Loved this! As much as I love a good vacation, like you, I thrive on a demanding schedule and feel a little lost when my load is light. Marching forward is such a wonderful thing to look forward to, no matter how stuck I may feel at times. As for the empty nest as another laying off, I’m far from ready!

  5. says

    Solo parenting is a tough job in deed. Some do it and they are actually married! As hard as it is it saddens me to think of it coming to an end. Mine are not as close to
    the end” as yours. I have a senior, a sophomore and twins in 8th grade. I know the high school years zip by lightning fast, though, so already feel it coming. How did this happen? Just yesterday they were so tiny. Now they are bigger, but need just as much, but in a different way. I think it will be a huge let down from being needed so much to essentially not. I guess we will see when the time comes. One cannot always predict the feelings that accompany a milestone such as this. Could I have ever predicted the grief that has been as close as clothing for a couple of years now that came with my divorce? Heck, I didn’t even know what grief was! Some things are better not fully anticipated right? We wouldn’t leave our homes each day!

    Then theres dating. Ugh. Who would of thought? Anyway, good luck and have fun with all of it!

    • BigLittleWolf says

      Internet problems yesterday – or I would’ve responded to these comments. And yes! It’s slow and quick, all at the same time, Michele. (Oh that college app & financial aid process… more on that one. Be still my rapidly beating anxious heart!)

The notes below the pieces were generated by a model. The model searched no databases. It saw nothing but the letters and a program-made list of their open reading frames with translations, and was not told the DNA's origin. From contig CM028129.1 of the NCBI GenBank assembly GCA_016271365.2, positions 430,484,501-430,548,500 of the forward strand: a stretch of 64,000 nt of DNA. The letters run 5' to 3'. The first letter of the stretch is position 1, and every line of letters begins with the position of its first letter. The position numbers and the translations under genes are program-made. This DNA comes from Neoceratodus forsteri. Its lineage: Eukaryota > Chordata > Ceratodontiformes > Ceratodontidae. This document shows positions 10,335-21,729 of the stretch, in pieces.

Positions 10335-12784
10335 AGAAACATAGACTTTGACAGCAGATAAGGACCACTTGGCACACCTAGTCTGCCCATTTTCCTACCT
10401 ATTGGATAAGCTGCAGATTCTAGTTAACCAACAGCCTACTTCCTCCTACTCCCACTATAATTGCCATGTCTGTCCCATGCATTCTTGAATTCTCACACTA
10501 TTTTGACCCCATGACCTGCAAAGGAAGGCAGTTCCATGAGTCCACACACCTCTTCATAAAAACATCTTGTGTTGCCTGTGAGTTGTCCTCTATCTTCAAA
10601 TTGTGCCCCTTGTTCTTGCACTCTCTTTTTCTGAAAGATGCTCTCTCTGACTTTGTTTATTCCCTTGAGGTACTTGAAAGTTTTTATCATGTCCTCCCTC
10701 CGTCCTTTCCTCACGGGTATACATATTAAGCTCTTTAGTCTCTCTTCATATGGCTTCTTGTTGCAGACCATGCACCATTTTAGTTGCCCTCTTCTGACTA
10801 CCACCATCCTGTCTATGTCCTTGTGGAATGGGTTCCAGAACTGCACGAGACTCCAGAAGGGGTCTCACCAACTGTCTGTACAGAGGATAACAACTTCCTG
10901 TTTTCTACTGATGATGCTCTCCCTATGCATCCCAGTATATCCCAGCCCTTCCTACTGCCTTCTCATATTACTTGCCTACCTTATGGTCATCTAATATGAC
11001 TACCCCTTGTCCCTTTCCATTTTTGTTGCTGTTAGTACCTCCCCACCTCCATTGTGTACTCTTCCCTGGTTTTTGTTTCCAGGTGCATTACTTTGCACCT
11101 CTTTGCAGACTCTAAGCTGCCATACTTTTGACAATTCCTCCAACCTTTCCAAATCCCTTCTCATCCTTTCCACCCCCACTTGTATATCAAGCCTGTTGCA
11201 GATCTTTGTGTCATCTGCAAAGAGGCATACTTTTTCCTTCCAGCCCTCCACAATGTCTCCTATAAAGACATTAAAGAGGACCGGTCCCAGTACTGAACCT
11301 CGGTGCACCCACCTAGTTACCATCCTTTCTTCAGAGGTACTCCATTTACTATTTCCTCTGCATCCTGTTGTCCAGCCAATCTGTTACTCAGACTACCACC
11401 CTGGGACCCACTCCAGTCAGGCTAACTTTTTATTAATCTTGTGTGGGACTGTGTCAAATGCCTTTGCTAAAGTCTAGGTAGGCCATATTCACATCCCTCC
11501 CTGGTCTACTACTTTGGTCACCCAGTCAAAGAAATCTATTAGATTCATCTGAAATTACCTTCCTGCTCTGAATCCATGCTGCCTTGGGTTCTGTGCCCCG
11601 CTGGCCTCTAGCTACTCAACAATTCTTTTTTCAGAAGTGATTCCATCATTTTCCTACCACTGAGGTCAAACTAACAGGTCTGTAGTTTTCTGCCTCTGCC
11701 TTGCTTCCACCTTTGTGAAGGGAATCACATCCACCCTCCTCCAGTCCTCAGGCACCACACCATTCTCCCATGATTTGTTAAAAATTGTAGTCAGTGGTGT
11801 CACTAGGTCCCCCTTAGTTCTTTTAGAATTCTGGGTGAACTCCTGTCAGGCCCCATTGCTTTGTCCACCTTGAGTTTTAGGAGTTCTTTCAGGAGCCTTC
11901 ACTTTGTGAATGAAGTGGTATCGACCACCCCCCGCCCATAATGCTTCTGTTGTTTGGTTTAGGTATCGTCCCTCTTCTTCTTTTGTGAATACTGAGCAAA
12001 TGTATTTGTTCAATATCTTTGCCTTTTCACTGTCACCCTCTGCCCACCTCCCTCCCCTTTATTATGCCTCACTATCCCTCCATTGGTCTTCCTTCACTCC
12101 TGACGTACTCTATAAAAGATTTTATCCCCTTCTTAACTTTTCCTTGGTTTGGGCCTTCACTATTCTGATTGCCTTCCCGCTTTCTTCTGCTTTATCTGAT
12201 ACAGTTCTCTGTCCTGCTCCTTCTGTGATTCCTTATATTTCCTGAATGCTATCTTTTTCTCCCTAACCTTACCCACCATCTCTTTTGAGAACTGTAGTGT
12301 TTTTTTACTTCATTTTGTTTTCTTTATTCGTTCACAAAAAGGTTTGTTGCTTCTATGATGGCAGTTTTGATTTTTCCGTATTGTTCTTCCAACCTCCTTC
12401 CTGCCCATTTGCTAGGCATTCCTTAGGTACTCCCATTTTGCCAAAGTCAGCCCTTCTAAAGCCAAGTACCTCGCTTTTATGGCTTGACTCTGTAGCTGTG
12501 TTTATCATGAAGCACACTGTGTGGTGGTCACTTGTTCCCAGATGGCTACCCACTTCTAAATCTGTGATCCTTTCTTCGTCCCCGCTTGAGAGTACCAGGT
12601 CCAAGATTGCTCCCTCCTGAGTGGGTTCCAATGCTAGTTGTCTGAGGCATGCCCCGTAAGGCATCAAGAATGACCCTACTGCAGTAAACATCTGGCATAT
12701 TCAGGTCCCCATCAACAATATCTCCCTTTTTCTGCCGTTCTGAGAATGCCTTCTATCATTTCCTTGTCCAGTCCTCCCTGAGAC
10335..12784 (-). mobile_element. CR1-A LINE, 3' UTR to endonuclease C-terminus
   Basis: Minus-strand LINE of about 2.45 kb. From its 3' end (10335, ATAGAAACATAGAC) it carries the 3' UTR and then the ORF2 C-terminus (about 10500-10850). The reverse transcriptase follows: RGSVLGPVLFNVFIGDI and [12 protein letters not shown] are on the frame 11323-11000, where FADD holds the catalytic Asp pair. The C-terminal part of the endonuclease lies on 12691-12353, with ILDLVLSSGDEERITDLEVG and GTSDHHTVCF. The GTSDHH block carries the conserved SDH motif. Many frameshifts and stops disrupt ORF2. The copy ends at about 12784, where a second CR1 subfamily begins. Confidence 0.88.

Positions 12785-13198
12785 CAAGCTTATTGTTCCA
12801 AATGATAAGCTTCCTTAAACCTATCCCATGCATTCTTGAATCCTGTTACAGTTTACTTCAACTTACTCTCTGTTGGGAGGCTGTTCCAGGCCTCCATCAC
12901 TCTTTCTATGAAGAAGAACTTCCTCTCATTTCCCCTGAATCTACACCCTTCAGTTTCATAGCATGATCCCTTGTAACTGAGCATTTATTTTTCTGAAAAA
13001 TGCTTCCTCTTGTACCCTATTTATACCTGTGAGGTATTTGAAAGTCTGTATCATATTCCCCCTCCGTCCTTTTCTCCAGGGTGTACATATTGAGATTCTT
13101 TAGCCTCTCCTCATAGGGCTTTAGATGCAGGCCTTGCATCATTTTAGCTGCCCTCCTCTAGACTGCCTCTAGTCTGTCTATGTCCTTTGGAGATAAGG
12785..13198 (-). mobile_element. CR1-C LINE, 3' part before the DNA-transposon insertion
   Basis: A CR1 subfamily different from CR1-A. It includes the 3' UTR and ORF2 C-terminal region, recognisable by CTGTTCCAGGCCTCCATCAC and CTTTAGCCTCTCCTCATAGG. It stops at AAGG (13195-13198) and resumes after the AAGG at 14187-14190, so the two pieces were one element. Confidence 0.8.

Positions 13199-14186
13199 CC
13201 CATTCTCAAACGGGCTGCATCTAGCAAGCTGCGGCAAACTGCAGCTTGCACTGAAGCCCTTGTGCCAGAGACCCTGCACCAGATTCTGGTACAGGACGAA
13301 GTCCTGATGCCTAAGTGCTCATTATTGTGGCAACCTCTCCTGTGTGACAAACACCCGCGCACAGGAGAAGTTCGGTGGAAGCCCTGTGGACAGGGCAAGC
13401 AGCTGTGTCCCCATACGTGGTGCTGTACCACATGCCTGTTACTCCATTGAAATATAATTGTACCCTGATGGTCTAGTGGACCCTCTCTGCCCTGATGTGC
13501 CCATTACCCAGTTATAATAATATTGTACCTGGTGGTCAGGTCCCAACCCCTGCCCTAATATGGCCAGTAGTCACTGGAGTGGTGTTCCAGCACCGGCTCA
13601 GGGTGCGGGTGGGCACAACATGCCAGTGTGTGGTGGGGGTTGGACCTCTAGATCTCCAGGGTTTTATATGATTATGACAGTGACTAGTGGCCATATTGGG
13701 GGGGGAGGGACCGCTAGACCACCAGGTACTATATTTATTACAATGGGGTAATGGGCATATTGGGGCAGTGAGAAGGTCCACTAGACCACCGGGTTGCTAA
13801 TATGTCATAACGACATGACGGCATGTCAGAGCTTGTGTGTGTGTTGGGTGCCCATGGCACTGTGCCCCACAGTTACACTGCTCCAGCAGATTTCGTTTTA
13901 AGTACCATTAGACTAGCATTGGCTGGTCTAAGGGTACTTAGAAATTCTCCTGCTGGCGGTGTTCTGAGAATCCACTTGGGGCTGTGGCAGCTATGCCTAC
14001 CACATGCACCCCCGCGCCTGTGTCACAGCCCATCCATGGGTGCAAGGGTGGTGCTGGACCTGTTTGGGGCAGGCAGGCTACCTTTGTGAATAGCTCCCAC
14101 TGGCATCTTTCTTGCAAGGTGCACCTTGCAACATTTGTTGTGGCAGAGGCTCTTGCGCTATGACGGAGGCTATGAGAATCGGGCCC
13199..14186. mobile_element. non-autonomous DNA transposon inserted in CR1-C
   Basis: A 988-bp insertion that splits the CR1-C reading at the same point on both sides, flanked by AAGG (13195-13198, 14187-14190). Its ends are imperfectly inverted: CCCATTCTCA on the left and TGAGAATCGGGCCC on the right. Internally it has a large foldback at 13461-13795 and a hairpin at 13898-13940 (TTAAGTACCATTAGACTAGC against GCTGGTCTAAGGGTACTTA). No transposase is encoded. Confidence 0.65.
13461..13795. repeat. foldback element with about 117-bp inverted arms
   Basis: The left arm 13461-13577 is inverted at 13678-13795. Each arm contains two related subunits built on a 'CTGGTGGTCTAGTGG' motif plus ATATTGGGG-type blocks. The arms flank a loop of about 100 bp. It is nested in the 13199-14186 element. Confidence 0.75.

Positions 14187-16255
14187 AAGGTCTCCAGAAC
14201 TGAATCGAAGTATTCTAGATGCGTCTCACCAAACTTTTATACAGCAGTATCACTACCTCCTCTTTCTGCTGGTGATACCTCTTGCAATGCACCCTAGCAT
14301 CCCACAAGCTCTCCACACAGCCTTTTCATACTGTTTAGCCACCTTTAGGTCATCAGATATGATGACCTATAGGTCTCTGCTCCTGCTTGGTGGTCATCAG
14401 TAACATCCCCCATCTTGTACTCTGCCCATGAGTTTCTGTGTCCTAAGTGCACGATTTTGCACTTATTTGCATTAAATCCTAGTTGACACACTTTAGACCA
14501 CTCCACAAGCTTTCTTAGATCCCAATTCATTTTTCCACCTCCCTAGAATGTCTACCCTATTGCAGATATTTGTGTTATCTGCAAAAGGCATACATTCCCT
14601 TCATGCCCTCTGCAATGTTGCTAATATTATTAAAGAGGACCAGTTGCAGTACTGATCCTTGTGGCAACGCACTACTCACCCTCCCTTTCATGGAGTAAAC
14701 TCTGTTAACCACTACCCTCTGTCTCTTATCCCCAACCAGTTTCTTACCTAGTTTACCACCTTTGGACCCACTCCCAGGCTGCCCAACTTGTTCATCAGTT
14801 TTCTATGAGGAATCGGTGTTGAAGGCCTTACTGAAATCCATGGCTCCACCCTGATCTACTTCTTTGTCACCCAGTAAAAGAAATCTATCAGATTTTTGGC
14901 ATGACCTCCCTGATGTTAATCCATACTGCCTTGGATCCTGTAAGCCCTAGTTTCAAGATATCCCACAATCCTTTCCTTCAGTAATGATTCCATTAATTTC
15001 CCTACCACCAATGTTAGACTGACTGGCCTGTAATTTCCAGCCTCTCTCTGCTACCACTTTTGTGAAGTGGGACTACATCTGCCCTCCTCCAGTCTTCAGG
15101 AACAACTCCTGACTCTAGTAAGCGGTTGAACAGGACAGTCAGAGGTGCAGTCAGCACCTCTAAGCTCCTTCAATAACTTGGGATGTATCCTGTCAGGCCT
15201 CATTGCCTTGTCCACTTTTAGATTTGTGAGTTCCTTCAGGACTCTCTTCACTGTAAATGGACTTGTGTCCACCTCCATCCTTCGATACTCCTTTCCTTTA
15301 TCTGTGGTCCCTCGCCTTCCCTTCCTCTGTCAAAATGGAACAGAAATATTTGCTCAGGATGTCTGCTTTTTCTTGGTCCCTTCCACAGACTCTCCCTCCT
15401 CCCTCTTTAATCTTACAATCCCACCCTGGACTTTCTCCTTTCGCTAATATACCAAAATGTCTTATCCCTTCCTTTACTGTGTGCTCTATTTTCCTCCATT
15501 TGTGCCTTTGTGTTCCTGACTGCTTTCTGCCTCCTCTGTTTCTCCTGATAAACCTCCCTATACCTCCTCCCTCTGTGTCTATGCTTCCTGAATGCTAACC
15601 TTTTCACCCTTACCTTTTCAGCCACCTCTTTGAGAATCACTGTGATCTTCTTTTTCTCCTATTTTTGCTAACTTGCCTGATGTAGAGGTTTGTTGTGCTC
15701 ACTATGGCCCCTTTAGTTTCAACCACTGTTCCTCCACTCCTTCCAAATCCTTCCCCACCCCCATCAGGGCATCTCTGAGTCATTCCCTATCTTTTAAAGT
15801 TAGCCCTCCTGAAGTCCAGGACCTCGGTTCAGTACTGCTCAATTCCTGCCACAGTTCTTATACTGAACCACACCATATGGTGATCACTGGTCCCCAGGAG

And you said a mouthful on grief. For some of us, divorce is the grief that keeps on giving. No such thing as closure, ever.

  6. says

    I have to admit, typically I feel energy begin to flow at this time of year, but this year I feel only dread. I’ve grown accustomed to the slumber of winter, the quiet schedules, the sitting and resting and cozying by the fire. I crave it in copious amounts. I’m going to have to find a way to wrap my life with it this summer. I’m not out of the woods yet, still a long way to go!

    But I also feel some enthusiasm trickling in your words. And I love how it’s there. It’s infectious!

  7. says

    There is a lot of verve in your writing — and hope! And THAT is a wonderful thing to behold. I can understand the anxiety, however.

    It’s funny, I know I’ll grieve when my son leaves for college — but I sometimes wonder if I won’t say au ‘voir to the older one with a big sigh of relief. Teenage girl. ‘Nuff said.

  8. says

    I’m usually dreading March only because I have experienced some very heavy and sad events during this month.
    On another note, I like feeling productive and sometimes a demanding schedule harnesses my energy into accomplishing goals I’ve set for myself. The demands make me feel alive.